AS the saying goes, ‘An Englishman’s home is his castle’ which due to current circumstances has never been truer.

New research reveals that as a nation our DIY skills are in decline with almost a fifth (16 per cent) of the UK having had a DIY disaster.

The findings from Bayut, the UAE’s largest property portal, reveal that when it comes to DIY disasters the younger generations have the most mishaps.

Gen Z, those born between the early 1990s and early 2010s, are identified as the biggest culprits with 93 per cent of all their DIY ending in disaster.

Millennials, those born between 1981 and 1996, aren't having much luck either with 87 per cent admitting to home disasters.

It’s not major home renovations that send the younger generations into a frenzy – simple tasks such as hanging a picture prove too difficult for Gen Z with 27 per cent saying they can’t, compared to 80 per cent of baby boomers.

Over a quarter (26 per cent) of 18-24 year old's admit to breaking what they were meant to be fixing in frustration.

Baby boomers, those born between 1946 and 1964, are the clumsiest with tools, with almost a third (32 per cent) confessing they have hit their hands with a hammer compared to only 18 per cent of millennials.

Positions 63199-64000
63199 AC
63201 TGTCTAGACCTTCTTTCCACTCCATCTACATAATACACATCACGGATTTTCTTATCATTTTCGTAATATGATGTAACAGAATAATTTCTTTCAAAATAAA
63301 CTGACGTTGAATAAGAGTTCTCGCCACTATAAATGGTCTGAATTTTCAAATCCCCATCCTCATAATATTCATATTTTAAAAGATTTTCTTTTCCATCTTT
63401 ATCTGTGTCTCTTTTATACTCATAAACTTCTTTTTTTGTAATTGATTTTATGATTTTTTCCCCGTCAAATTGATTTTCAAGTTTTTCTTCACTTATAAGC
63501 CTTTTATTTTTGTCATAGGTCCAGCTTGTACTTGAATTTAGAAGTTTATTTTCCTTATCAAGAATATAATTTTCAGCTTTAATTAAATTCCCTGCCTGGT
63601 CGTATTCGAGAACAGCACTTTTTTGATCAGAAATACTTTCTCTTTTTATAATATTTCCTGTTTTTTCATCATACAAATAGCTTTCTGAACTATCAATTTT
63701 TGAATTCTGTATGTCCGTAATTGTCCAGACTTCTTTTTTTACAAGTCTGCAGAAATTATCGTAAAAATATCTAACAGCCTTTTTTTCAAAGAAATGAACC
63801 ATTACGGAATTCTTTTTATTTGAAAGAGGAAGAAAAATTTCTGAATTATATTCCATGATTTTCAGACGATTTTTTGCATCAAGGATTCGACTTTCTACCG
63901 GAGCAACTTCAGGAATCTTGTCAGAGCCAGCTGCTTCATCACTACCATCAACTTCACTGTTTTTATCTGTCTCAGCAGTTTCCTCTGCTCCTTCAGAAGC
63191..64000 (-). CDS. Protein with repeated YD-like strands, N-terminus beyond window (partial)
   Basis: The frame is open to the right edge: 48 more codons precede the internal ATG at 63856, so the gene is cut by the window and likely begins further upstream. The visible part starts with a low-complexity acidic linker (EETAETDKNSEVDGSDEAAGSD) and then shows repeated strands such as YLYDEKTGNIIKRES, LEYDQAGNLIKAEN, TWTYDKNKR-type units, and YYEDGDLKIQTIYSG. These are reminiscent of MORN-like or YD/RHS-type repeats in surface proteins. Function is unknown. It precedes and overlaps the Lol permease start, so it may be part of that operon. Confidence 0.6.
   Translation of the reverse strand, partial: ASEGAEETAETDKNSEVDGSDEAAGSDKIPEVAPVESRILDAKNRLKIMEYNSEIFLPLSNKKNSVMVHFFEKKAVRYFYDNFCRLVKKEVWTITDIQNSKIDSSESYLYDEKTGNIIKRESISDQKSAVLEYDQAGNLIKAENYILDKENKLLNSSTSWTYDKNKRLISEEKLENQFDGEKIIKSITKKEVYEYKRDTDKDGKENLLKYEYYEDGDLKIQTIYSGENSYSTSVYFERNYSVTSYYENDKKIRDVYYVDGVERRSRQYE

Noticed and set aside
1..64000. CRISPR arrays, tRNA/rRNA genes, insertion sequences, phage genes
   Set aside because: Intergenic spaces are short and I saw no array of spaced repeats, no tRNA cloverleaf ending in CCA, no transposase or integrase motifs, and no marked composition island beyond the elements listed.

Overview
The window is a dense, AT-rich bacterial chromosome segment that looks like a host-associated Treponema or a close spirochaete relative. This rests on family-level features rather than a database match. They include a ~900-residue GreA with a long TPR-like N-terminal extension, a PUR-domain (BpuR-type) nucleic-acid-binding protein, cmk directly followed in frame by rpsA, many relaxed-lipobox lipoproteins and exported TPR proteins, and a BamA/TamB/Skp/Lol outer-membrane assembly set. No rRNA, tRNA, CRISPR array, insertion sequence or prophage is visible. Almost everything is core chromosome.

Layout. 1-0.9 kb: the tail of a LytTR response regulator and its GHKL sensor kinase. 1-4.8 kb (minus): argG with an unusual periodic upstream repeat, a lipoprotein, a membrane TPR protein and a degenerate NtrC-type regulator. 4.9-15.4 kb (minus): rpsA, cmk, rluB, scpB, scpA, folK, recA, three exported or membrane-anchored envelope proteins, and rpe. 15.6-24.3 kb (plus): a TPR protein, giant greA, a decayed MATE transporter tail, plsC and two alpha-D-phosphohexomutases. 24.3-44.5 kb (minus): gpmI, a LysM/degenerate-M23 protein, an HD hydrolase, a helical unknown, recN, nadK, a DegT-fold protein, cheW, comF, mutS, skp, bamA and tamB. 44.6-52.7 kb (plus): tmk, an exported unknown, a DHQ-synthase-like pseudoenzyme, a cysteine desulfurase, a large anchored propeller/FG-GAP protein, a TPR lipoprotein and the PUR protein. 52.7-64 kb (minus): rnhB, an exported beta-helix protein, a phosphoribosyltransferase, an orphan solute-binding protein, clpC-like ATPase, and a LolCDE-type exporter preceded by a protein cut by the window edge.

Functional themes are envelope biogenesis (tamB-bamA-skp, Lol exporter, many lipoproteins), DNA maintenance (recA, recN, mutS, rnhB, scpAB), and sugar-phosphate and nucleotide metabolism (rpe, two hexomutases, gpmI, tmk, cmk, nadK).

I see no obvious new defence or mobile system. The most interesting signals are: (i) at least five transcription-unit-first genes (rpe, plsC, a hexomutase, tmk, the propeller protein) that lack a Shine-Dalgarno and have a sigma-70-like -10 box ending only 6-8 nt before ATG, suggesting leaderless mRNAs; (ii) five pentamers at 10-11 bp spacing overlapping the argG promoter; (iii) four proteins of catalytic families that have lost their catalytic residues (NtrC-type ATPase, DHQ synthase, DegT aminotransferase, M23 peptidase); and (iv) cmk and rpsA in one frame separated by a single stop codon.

The top 10 most common DIY disasters:

1 Dropping paint on the floor (30%)

2 Hitting yourself with a hammer (27%)

3 Covering yourself in paint (25%)

4 Not being able to build a flat pack (22%)

5 Not being able to hang a picture or mirror (21%)

6 Sticking your fingers together using glue (19%)

7 Putting a hole in a wall (17%)

8 Smashing something because you are frustrated (16%)

9 Not using the correct screws (16%)

10 Measuring a space wrong so the item doesn’t fit (14%).

While the younger generations may be making more mistakes, that could be because they do DIY more regularly.

Almost a quarter (24 per cent) of millennials carry out home improvements every couple of weeks compared to just eight per cent of their parents (44-64 year old).

Millennials would also rather turn to social media than ask family for help.

Recent research found that as many as 87 per cent will turn to Google for help with these seemingly straightforward tasks, such as bleeding a radiator, putting up wallpaper and changing a light bulb.

The findings reveal a gender split, with 24 per cent of women saying they’ve never had a DIY disaster compared to just 18 per cent of men.

Women are also less likely to have injured themselves or someone else whilst doing DIY, with only 10 per cent saying they’ve done so compared with 14 per cent of men.